Google Easter Egg
Last night, Google launched two new easter eggs into their Search Results – adding Tic Tac Toe and Solitaire as playable games. Google has always loved delighting their users, adding a sense of whimsy to their products. Now it’s time to get serious, because Google has hidden more easter eggs in search and they’ve given us this handy graphic to narrow some down.

The graphic is printed on a pack of cards – not a normal set of cards, there’s a suit printed on each one, but no number or card identifier, just a clever clue you have to solve – much like the graphic on the back of the cards. As you can see, there’s a lot packed in there and we’ve been busy trying to figure out a lot of the easter eggs, but see if you can help solve some we can’t.


Starting from the top:

  • Blue Moon – Do a Google search for ‘Once in a Blue Moon‘ and you get the answer: once in a blue moon = 1.16699016 × 10-8 hertz. What does that mean? It seems it’s the cycle time for a Blue Moon (an additional full moon that appears in a subdivision of a year) to come around.
  • 42 – We miss you Mr Adams. Do a search for ‘The meaning of life, the universe and everything‘ and you get the answer…42. Now if only we knew the right question, right Deep Thought?
  • Zerg Rush (Thanks Leo) – For Starcraft fans, then typing in a Google search for ‘zerg rush‘ will start a game on desktop. A bunch of ‘O’s come floating down the screen attacking the search results. If you click on the O you can stop it, if you get them all they form up into ‘GG’ for Good Game – but I’ve never been able to do this.
  • Blink html – When you search ‘Blink HTML‘ all the blink and html words in the search results blink
  • Roll a Dice – Have you ever lost a dice when trying to play a board game? Google ‘Roll a dice‘ and Google will give you the results of rolling a six-sided die
  • 0.8° – not too sure on this one, it’s likely going to be something to do with graphing.
  • What does the foxOwl say? – if you’ve ever wondered what an animal sounds like, just Google it. The answer will come up with a sound file that plays telling you audibly what it sounds like. Go on, Google ‘What does an Owl say‘? You’ll find a lot of other animal sounds in there as well.
  • Nerd Valentine – want to send a super nerdy valentine to your significant other? Get them to Google Search this formula ‘sqrt(cos(x))*cos(300x)+sqrt(abs(x))-0.7)*(4-x*x)^0.01, sqrt(6-x^2), -sqrt(6-x^2) from -4.5 to 4.5‘ Google will actually graph that into a heart for you….awwwww.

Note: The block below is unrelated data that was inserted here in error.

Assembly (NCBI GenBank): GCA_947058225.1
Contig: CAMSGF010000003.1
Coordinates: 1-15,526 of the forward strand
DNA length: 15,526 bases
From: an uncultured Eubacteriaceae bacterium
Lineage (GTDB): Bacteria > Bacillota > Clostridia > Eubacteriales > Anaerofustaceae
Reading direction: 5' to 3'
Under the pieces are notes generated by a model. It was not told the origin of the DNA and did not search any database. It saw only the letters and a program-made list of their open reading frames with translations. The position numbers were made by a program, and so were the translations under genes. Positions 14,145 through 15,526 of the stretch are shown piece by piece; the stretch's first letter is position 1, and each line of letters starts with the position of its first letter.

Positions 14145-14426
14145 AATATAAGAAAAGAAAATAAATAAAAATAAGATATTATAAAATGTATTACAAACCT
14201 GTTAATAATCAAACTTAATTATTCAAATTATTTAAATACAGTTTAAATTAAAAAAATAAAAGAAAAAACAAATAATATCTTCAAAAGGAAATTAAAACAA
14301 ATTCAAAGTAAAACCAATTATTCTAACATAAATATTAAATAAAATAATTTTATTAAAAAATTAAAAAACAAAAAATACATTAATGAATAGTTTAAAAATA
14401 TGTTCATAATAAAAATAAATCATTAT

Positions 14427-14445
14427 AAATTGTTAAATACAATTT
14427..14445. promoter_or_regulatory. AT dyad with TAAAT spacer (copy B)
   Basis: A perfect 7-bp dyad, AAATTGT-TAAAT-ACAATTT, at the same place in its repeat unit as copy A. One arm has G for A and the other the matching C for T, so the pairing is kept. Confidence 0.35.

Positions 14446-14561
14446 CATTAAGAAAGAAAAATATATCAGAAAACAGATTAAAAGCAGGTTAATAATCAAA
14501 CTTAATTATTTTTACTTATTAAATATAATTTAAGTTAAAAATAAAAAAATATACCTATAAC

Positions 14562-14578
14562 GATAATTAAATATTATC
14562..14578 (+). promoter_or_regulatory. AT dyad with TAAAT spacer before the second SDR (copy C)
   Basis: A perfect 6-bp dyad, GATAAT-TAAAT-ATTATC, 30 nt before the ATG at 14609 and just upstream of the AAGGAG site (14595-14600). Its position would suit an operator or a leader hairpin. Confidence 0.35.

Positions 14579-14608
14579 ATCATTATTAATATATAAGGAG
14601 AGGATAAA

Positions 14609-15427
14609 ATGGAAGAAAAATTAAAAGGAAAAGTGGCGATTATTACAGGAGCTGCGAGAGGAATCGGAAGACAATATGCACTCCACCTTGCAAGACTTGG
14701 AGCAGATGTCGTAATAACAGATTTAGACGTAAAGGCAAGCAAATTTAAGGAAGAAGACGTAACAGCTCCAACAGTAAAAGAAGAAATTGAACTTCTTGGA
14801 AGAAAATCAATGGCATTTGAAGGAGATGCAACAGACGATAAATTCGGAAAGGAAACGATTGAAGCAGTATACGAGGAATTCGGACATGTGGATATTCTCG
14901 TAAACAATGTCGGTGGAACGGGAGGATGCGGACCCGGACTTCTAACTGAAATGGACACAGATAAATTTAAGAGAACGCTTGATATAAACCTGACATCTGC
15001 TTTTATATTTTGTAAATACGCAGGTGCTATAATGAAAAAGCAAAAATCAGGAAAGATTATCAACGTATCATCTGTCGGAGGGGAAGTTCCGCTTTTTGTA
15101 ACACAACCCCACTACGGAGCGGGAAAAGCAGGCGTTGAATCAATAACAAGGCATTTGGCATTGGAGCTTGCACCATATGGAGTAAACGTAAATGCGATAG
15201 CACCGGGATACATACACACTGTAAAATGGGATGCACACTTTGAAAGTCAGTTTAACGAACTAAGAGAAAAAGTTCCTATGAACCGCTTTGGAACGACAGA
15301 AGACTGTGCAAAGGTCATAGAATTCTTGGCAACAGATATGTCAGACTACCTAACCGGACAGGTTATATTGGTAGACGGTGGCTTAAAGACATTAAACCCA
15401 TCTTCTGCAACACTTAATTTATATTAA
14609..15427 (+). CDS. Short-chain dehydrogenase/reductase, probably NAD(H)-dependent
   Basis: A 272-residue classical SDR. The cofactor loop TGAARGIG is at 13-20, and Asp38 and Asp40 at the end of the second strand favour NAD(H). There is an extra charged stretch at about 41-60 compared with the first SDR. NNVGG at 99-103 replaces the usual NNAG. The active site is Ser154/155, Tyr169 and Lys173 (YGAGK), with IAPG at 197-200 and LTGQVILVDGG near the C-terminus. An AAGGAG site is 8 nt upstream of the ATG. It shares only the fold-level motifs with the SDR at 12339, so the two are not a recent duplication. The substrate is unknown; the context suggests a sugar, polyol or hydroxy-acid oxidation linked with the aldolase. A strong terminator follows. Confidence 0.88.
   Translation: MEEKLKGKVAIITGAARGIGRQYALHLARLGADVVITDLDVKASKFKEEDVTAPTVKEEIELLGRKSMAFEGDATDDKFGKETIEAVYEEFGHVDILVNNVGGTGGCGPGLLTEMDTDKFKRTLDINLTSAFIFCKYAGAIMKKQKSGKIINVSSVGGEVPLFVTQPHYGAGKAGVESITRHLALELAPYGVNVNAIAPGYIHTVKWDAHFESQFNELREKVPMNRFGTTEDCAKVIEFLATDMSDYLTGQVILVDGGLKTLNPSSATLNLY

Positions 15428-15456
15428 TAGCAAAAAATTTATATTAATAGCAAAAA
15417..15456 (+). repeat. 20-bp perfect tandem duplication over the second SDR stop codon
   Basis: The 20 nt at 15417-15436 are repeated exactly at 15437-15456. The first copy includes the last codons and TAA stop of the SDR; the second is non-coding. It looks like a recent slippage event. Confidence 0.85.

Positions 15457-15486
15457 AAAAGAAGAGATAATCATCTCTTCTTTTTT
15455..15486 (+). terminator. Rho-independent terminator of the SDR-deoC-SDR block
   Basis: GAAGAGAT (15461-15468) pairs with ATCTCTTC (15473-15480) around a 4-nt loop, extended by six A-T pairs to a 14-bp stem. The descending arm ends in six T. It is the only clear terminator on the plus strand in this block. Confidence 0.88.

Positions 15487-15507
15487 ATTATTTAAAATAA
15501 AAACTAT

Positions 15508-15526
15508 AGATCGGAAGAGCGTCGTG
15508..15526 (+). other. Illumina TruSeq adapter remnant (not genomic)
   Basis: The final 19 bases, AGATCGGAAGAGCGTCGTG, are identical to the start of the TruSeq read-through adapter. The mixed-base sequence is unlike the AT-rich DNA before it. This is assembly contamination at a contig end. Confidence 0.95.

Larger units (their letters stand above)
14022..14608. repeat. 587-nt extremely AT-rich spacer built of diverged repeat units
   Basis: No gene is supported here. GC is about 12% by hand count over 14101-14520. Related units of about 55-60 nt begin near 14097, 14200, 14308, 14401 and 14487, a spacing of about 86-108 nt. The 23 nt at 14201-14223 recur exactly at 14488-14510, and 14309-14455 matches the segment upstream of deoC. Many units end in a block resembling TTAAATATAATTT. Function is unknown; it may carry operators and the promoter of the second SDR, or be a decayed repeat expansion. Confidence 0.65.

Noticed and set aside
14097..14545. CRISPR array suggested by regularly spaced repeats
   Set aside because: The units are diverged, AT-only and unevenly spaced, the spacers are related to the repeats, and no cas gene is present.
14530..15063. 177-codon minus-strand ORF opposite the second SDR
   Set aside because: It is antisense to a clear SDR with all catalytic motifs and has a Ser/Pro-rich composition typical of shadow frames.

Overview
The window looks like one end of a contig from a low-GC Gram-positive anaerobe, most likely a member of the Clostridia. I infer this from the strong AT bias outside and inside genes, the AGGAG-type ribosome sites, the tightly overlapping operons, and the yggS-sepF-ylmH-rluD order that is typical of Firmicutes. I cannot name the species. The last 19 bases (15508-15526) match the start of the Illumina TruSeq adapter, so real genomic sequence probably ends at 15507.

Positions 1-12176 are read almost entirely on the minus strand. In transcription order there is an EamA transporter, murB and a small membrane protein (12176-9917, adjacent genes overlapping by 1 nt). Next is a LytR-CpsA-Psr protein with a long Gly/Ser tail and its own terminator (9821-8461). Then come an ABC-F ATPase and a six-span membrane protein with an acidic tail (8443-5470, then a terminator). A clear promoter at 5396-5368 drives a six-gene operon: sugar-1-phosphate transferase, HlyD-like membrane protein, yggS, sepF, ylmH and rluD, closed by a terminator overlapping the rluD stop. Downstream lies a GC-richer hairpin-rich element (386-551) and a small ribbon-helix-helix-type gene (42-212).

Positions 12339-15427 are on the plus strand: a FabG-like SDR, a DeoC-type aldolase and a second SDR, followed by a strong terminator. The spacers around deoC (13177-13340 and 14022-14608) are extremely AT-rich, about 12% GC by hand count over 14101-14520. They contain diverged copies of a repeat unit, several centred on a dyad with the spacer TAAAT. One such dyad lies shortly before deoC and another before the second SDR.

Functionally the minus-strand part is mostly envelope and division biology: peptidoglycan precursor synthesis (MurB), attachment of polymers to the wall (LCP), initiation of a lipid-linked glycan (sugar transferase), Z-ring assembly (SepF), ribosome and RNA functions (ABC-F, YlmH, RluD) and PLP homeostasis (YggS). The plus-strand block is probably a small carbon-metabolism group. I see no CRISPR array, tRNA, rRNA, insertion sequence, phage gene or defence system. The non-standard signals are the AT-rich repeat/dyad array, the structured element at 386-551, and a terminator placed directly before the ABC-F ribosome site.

• It’s a me…Mario – For the 30th anniversary of the Mario Bros video game, Google added a neat easter egg to the knowledge graph entry for Mario Bros. Google ‘Super Mario Bros.‘ and you can then click on the box with a question mark in it in the Knowledge Graph to get 200 points/coins and the sound from the game. Click the box 100 times and you get the extra life sound.
  • Arkanoid! – If You’re a fan of Atari’s classic game Breakout, then search ‘Atari Breakout‘ while you’re in Image Search and you can play the game on your browser.
  • Unicorn – If you Google ‘the number of horns on a unicorn‘ the calculator pops up with the answer: The number of horns on a Unicorn = 1.
  • Flip a Coin – Stuck on a decision? Google ‘Flip a coin‘ and let Google decide for you
  • Noughts and Crosses – You should have seen this last night. Search Google for ‘Tic Tac Toe‘ or ‘Noughts and Crosses‘ and you can play this classic game in Easy, Medium or Impossible levels of playability in your Google Search Results.
  • Pacman – For the 30th anniversary of Pacman, Google coded a special Google Doodle for the front search page. Hours of productivity have been lost to this doodle, and you can still play it by searching ‘Pacman
  • Three Dog Night – If you’re familiar with the song written by Harry Nilsson and made famous by Three Dog Night, then you may have searched ‘what is the loneliest number‘ and view the result on the Google Calculator.
  • Six degrees of Kevin Bacon – Have you ever played this game? It’s finding out how many steps it takes to link an actor with Kevin Bacon. Google has made this easy by letting you Google search ‘Bacon Number’ and an actors name – for example ‘Bacon Number Karl Urban‘.
  • Anagram – Do a search for ‘Anagram‘ and Google’s famous ‘Did you Mean?’ suggests ‘nag a ram’ itself an anagram of well, anagram. You can also go further by asking it to ‘Define Anagram‘ and you get Did you mean: Nerd Fame Again.
  • Rainbows – If you’ve ever searched for a term associated with the LGBTQI community around Mardi Gras – you’ll be familiar with the fabulous rainbow theme that adorns the results. You can see a whole lot more about it here.
  • Just a little bit of history repeating itself – Have you ever wondered what Google looked like when it launched back in 1998? Just Google ‘Google in 1998‘.
  • Askew – If you search the word ‘Askew‘ you’ll get a jaunty slant to your Google search
  • Bletchley Park – home of the British Codebreakers during World War 2. Enter ‘Bletchley Park‘ into Google search and watch the name get decoded in the knowledge graph.
  • Rolling Barrel – If you’re a flight sim fan, you’ll love doing barrel rolls, want to barrel roll your search? Simply search ‘Do a barrel roll‘ to watch your results page spin over
  • 100 BPM – Are you a musician? Need a metronome? Then you can get one in your search results, just search ‘Metronome‘, select your pace and you’re away.

That’s as far as I can tell, all the easter eggs but knowing Google there’s probably an easter egg inside the easter eggs.

Now, if you want a look at the other side of the playing cards that Google sent, here you go:

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    i can’t believe you missed zerg rush (those o’s)